But, my greatest life-long wish has always been to be a blessing to others. That through my setbacks and weakness, even in my illness, that God would make me strong and brave. That He would build my character and make me a beacon of hope for others facing chronic disease, or just plain life. If I could be an instrument in helping another believe that life is really worth living, I’d be tickled pink!

Thanks for reading my blog. I hope that you will revisit it during these next few weeks and follow my kidney transplant journey. Please feel free to share my link. You may check my Facebook homepage for updates. Family and friends will mostly do the posting at least in the beginning.

Tuesday, July 2, 2013

Luck vs. blessing

During the early days of my marriage, my husband, Nick, used to say that I made everything harder than it was. Whether I was managing the household, getting ready to go somewhere, or even making dinner, he made his view known.

At the time, I was defensive and positive that he was wrong. But, now, over thirty years later, I sometimes hear his voice, “You’re making life harder than it is, Jen”. Perhaps Nick’s perception was spot on and, I’m still making life more complicated than need be.

But, the voice in me, my truth, is shouting, “Life is hard” just as Scott Peck wrote in, The Road Less Traveled. That’s my reality. I deal with two life-threatening, genetic diseases and am facing a kidney transplant. My days involve managing multiple doctors’ appointments, keeping track of medical records, lab reports, tests results and x-rays, and trying to locate my list of who to notify when the surgery date is set. And, I am trying to keep it together while dealing with the effects of chronic kidney disease, some of which include anemia, bone disease and fatigue, and still carve out a purposeful life.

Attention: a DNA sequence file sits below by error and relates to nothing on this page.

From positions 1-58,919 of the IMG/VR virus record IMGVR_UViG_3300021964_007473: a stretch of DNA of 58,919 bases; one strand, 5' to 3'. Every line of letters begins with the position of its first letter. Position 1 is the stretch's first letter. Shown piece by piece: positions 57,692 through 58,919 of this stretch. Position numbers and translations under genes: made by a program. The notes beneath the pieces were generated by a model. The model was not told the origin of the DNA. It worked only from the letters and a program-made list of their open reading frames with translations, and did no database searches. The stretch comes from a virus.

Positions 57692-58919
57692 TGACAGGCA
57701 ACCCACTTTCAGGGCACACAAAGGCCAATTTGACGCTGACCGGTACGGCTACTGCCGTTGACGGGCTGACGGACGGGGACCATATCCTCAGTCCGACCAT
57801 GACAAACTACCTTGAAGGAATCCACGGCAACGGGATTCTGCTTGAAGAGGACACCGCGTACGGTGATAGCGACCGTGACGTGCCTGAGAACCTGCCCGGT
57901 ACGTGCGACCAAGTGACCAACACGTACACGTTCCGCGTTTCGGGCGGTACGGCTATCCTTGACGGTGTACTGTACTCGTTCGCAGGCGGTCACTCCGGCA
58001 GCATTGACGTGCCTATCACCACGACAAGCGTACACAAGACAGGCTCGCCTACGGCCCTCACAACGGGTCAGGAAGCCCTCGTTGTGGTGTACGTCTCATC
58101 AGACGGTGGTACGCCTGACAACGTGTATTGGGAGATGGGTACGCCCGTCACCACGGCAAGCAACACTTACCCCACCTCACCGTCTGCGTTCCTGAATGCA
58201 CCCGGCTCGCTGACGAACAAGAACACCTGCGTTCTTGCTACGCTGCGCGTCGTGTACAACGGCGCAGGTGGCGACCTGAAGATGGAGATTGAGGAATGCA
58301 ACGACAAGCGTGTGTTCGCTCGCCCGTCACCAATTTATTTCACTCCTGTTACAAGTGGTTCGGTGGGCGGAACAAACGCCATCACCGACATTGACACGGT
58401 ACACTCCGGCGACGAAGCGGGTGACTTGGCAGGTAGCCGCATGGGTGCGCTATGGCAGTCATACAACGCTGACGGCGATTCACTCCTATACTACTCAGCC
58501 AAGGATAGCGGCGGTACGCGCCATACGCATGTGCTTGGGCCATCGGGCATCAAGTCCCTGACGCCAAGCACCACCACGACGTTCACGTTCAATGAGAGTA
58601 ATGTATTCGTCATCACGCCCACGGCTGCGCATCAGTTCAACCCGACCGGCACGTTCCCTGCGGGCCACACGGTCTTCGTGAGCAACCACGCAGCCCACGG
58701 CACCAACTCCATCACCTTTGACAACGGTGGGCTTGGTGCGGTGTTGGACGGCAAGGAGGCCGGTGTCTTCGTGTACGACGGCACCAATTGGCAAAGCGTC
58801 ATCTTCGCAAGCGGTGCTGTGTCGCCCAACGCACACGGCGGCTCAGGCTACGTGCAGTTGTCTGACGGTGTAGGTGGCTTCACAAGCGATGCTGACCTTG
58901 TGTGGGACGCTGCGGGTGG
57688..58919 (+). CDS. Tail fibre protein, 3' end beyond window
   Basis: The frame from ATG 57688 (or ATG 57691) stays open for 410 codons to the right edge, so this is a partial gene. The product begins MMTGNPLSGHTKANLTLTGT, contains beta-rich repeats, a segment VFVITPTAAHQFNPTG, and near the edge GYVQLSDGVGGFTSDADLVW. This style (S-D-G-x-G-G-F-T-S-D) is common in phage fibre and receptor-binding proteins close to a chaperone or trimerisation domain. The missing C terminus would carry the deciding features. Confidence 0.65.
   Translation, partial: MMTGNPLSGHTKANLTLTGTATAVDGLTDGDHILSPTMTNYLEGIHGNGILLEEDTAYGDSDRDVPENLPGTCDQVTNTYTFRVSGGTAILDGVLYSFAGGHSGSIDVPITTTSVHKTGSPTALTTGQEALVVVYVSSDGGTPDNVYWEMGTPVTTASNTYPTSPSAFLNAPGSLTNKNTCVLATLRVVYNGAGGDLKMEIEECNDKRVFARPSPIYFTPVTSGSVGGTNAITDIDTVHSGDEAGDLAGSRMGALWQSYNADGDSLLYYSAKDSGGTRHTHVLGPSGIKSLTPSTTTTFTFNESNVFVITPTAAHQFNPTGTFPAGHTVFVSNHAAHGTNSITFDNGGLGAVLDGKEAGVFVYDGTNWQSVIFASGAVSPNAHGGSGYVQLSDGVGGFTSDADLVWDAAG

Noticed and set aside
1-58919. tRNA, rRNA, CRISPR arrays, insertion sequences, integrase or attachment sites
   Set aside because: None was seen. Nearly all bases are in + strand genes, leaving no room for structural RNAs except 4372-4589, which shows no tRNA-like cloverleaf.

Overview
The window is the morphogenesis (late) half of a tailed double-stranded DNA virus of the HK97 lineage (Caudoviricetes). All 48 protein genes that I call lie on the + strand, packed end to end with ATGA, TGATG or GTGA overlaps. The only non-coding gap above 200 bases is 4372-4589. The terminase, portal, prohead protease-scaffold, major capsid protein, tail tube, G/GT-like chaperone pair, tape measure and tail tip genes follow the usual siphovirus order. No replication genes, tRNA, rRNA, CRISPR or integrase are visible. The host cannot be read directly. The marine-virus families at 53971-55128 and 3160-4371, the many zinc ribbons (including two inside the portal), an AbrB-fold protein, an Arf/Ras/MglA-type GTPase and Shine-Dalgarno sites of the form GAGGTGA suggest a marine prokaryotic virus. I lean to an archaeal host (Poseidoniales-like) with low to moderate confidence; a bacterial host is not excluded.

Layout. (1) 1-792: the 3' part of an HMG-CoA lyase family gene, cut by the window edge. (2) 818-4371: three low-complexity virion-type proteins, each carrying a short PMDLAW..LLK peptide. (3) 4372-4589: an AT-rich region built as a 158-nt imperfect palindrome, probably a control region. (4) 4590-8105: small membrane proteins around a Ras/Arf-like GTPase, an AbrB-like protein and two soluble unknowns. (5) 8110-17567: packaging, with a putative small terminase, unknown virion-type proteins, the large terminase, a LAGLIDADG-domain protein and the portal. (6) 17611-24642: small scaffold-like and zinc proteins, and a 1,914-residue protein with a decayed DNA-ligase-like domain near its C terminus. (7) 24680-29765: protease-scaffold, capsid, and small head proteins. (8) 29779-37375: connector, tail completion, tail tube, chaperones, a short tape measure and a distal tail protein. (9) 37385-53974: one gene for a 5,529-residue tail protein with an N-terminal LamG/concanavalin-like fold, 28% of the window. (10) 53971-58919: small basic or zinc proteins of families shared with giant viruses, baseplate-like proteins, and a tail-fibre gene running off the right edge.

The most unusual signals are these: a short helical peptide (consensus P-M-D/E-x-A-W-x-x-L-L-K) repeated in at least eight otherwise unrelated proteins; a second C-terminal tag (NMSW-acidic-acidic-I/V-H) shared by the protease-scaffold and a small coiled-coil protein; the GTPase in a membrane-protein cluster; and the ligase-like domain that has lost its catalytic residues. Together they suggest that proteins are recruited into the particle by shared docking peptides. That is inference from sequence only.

Your own reality may be different than mine but you may be still juggling life, holding down a job, and caring for a family. Or, your stage of life may be like mine; in the over sixty-five category and facing health issues. You may be caring for an aging parent or a spouse who has medical/physical issues, or helping out with grandchildren. I’m not exactly sure who is living the “Golden Years” I’ve heard about, but it’s not me or anyone I know.

Life has taught me that few people escape trials. Everyone seems to be dealing with some sort of challenge to their equilibrium. We wouldn’t grow and come to realize that the richness we can gain from our experiences, even though they may not be ones we would have chosen, can contribute to our passion. They make us unique. They show us what we’re made of and sometimes, we’re even surprised to find we’re stronger than we thought. Even through tragedy people have discovered their purpose in life and champion a cause for good.

My life hasn’t turned out at all the way I envisioned. I would rather be perfectly healthy and been spared some of my trials and tribulations. But, God had another plan. And, now, blessing of blessings, He’s answered my prayer and the prayers of my family for a living kidney donor! Some would say I’m lucky. I would say I’m blessed beyond measure.

Life has also taught me about the resilience of the human spirit. God has taught me about love.

What about you? Is luck with you or is a force beyond just good fortune at work in your life that’s ended up becoming a blessing beyond measure?

I would love to hear from you!


Monday, July 1, 2013

October 22 - Upcoming Class Ridgewood Community School